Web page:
The Sharps' affirmative defenses
Because we have determined that the mere existence of the apartment above the garage is not — by itself — a violation of these deed restrictions, we need not address the district court's denial of the Sharps' affirmative defenses of mootness, standing, capacity, and limitations. See Tex. R. App. P. 47.1.
The district court refused to award attorneys' fees to either side. As to the Partnership, the district court determined on summary judgment that, as a matter of law, the Partnership was not entitled to attorneys' fees for defending the Sharps' claims under the Uniform Declaratory Judgments Act (UDJA). As to the Sharps, the district court determined, following trial, that attorneys' fees were unavailable under the property code because the Sharps did not prevail and that an award of attorneys' fees would not be equitable and just under the UDJA. Both sides appeal the denial of attorneys' fees.
In a proceeding under the UDJA, a court may award "reasonable and necessary attorney's fees as are equitable and just." Tex. Civ. Prac. Rem. Code Ann. § 37.009 (West 2008). However, a trial court may conclude, based on the evidence, that it is not equitable or just to award even reasonable and necessary fees. See id. Though a question of law, the determination of whether attorneys' fees are equitable and just under the UDJA is reviewed for an abuse of discretion. See Bocquet v. Herring, 972 S.W.2d 19, 20-21 (Tex. 1998). A trial court abuses its discretion if it rules arbitrarily, unreasonably, without regard to guiding legal principles, or without supporting evidence. Beaumont Bank v. Buller, 806 S.W.2d 223, 226 (Tex. 1991).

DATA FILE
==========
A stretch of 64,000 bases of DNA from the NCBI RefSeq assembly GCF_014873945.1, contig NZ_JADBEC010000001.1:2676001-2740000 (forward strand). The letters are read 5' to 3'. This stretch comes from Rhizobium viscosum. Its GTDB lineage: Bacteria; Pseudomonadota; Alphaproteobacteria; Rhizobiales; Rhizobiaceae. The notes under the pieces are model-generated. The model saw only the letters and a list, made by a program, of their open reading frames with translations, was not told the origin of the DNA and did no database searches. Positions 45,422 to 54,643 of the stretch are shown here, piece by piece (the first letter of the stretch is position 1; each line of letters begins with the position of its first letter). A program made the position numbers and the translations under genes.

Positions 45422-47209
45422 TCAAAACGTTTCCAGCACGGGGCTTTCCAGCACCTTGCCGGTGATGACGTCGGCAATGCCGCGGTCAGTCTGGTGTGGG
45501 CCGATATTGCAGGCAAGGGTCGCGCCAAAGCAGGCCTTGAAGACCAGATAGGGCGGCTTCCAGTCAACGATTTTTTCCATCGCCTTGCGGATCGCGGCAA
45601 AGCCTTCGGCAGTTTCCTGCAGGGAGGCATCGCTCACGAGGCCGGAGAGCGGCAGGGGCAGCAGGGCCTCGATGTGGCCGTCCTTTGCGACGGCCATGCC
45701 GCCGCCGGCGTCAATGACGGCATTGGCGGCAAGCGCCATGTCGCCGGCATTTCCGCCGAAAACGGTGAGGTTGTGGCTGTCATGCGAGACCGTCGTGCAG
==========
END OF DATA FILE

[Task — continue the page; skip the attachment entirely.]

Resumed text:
Although attorneys' fees were available to the Partnership, which prevailed in its defense of the Sharps' declaratory judgment action, see Bocquet, 972 S.W.2d at 20; Cooper v. Circle Ten Council BSA, 254 S.W.3d 689, 701 (Tex. App.-Dallas 2008, no pet.), the Partnership was unsuccessful on its counterclaims to enforce the restrictive covenants against the Sharps. The district court acted within its discretion in finding the Partnership "not entitled" to recover fees under the UDJA. See Bocquet, 972 S.W.2d at 20-21. As to the district court's refusal to award attorneys' fees to the Sharps, we have determined that the Partnership has not violated any applicable deed restrictions, and therefore, we affirm the district court's denial of attorneys' fees to the Sharps. See Tex. Prop. Code Ann. § 5.006 (West 2004) (providing for award of attorneys' fees to prevailing party in a breach of restrictive covenant action).
The Sharps do not appeal the district court's finding of fact that an award of attorneys' fees would not be equitable and just or the district court's conclusion of law that they have no right or entitlement to attorneys' fees under the UDJA.
Having found no violation of the deed restrictions, we affirm the judgment of the district court.